Four Of The Best Fishing Lures For Freshwater Fishing

Consider these suggestions on how to pick the best fishing lures based on the unique conditions your experiencing to help achieve the fishing success you desire. There are many freshwater fishing lures that have enjoyed years or even decades of popularity among all anglers. Knowing which lures to use in various situations will make you a more accomplished fisherman.

Crankbaits

crankbaits

Use crankbaits in a variety of situations. You can use crankbaits in a range of situations. Plugs, also known as crankbaits are artificial lures crafted from hard plastic. They get their named because they’re designed to be cast out and retrieved, some designs are meant to be retrieved quickly to trigger an aggressive strike from fish. There are topwater, thin minnows, swimming crankbaits, or swimbaits, and diving lures.

Spinnerbaits

spinnerbaits

Use spinnerbaits in situations where other lures would get hung up. Spinnerbaits are great during the pre-spawn and spawning periods when male crappie are migrating from deep to shallow water. During this time these male fish are very aggressive and will attack almost anything that’s flashy in the water. Spinnerbaits tend to grab the focus of crappie, especially in turbid water caused by late winter/early spring run-off and rainfall.

Spinnerbaits are sometimes called safety-pin spinners because of their resemblance to a open safety pin. It has a weighted end, a single hook, a skirt, and an end with one or more spinner blades. Spinnerbaits can be fished by rapidly retrieving them across the surface of the water so that the blades flash, splash, and bump off standing timber, or just let it fall to the bottom around drop-offs and other vertical structures.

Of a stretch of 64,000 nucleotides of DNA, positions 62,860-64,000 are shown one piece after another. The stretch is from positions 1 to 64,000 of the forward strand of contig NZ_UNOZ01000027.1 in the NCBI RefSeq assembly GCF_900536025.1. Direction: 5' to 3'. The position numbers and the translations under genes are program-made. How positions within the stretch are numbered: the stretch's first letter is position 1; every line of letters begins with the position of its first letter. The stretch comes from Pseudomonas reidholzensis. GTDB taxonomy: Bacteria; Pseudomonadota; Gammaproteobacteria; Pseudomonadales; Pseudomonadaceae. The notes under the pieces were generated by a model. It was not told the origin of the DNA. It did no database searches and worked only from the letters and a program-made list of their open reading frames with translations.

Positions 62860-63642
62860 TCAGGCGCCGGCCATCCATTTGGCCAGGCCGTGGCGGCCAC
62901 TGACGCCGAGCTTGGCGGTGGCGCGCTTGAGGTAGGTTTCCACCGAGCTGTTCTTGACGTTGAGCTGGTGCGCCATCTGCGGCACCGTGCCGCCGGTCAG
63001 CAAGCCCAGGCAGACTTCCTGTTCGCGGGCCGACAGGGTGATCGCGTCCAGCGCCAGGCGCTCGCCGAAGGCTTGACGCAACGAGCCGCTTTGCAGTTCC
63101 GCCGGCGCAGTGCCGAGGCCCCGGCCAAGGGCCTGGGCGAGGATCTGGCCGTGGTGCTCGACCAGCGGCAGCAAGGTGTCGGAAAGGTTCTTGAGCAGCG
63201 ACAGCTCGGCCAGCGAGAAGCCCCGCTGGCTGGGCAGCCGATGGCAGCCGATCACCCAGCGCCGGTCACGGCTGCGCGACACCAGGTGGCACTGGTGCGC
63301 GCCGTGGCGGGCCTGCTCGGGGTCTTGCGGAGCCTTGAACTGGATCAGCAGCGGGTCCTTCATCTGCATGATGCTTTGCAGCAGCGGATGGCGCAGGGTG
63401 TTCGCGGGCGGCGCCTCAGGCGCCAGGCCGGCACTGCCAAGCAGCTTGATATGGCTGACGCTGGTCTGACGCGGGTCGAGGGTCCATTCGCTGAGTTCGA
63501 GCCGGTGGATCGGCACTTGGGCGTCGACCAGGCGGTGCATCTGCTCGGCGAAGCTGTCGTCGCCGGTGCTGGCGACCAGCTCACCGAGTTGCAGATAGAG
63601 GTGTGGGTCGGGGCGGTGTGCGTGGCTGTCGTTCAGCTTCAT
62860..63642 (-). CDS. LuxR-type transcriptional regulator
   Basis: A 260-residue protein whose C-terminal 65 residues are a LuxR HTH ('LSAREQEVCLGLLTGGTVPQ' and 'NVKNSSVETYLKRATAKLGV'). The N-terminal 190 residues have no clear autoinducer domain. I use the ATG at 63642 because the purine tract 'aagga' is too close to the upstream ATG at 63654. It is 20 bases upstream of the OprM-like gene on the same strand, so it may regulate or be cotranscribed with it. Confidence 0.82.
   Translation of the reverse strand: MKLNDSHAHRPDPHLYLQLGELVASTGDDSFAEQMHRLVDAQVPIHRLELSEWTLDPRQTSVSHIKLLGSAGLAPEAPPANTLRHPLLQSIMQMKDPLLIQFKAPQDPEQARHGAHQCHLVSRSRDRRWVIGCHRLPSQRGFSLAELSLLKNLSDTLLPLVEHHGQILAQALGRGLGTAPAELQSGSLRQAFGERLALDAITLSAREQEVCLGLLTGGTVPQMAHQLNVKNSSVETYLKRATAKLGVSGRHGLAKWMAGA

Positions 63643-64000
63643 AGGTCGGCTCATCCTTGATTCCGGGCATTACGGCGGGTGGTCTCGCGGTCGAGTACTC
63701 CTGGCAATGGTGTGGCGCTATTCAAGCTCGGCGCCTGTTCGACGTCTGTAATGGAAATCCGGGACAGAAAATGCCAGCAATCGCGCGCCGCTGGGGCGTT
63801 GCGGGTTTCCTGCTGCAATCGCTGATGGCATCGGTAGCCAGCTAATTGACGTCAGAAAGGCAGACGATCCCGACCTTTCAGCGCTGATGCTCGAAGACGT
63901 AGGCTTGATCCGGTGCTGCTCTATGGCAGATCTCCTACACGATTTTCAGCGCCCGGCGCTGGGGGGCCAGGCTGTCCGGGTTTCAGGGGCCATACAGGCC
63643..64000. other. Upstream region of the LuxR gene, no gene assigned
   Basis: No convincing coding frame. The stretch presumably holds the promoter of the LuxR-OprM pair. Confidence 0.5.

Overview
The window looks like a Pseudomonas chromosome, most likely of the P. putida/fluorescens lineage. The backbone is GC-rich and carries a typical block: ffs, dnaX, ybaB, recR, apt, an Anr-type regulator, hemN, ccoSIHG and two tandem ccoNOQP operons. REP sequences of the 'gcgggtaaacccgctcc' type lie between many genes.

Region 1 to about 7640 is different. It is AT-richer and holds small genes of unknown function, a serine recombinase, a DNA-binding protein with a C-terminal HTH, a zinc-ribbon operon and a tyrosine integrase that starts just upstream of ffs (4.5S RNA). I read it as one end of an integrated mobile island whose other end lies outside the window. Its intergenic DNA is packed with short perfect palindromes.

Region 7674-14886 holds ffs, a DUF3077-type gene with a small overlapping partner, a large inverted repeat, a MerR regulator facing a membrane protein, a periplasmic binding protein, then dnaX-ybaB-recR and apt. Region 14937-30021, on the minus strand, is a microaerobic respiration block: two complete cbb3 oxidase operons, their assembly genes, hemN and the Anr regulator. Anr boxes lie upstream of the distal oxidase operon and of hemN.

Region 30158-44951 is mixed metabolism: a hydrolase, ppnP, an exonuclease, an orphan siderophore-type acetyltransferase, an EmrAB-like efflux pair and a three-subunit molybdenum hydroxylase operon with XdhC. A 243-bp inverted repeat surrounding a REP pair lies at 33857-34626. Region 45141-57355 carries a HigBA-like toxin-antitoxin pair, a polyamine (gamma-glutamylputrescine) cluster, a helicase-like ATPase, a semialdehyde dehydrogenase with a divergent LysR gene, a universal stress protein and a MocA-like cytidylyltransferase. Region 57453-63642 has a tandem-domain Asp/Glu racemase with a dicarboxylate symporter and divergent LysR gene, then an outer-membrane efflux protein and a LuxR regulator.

The spinnerbait is related to the inline or French, spinner, which features a tubular metal body design a willow-leaf or Indiana blade spinner in front of it and a treble hook and feather skirt at the rear of it.

Jigs

yellow bucktail jig

Use jigs any time during the year. The jigs basic design is made up of a hook with a weighted head and fitted with either hair, or feather skirt or even a plastic grub. Almost all jigs have round heads, but some lures have flat or triangular heads which either create a swimming motion or keep your hook upright and beyond rocks and weeds.

Jigs are normally retrieved in an up-and-down motion and can be fished in warm or cold water situations, generally using a slower retrieve as the water gets colder. Many jigs have firm brush or wire guards to keep them from hooking to weeds. Remember, the best spots to fish jigs usually are those places where they could get hung up, in weeds, brush, or rocks.

Spoons

spoons

Use spoons during the fall. Fall really it is the most effective times to toss spoons because of the schooling activity that happens, but from post spawn through early winter it is a big player. Key places to toss these freshwater fishing lures are off shore humps, very long extended points, ledges, road beds and in some cases creek channel bends.

The spoon is the oldest of freshwater fishing lures, supposedly created in 1850 by cutting the handle off a teaspoon and putting a hook about it. The design which resembles the bowl of a spoon is what causes spoons to wobble from side to side as they are retrieved. This is what draws fish to them. The smaller spoons are the preferred lures for crappie.

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